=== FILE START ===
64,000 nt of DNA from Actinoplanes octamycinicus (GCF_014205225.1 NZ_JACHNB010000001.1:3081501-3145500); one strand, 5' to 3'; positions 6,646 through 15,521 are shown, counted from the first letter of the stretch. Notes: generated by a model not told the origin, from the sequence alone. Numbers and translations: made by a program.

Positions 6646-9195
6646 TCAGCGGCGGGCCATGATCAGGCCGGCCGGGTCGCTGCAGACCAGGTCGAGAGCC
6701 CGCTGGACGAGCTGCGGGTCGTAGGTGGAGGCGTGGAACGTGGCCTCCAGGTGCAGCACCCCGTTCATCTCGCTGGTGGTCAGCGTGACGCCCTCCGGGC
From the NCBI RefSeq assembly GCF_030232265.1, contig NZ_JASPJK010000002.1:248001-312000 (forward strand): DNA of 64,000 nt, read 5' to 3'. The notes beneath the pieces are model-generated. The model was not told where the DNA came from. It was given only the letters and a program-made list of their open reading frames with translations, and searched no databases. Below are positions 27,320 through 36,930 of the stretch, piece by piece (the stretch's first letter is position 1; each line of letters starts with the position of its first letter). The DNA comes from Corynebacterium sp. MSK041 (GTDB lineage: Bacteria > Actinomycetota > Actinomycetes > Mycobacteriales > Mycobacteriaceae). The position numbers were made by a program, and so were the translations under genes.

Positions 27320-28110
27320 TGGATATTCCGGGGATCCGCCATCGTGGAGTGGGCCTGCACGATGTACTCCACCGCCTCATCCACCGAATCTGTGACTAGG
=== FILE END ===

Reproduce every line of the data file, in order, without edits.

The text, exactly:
64,000 nt of DNA from Actinoplanes octamycinicus (GCF_014205225.1 NZ_JACHNB010000001.1:3081501-3145500); one strand, 5' to 3'; positions 6,646 through 15,521 are shown, counted from the first letter of the stretch. Notes: generated by a model not told the origin, from the sequence alone. Numbers and translations: made by a program.

Positions 6646-9195
6646 TCAGCGGCGGGCCATGATCAGGCCGGCCGGGTCGCTGCAGACCAGGTCGAGAGCC
6701 CGCTGGACGAGCTGCGGGTCGTAGGTGGAGGCGTGGAACGTGGCCTCCAGGTGCAGCACCCCGTTCATCTCGCTGGTGGTCAGCGTGACGCCCTCCGGGC
From the NCBI RefSeq assembly GCF_030232265.1, contig NZ_JASPJK010000002.1:248001-312000 (forward strand): DNA of 64,000 nt, read 5' to 3'. The notes beneath the pieces are model-generated. The model was not told where the DNA came from. It was given only the letters and a program-made list of their open reading frames with translations, and searched no databases. Below are positions 27,320 through 36,930 of the stretch, piece by piece (the stretch's first letter is position 1; each line of letters starts with the position of its first letter). The DNA comes from Corynebacterium sp. MSK041 (GTDB lineage: Bacteria > Actinomycetota > Actinomycetes > Mycobacteriales > Mycobacteriaceae). The position numbers were made by a program, and so were the translations under genes.

Positions 27320-28110
27320 TGGATATTCCGGGGATCCGCCATCGTGGAGTGGGCCTGCACGATGTACTCCACCGCCTCATCCACCGAATCTGTGACTAGG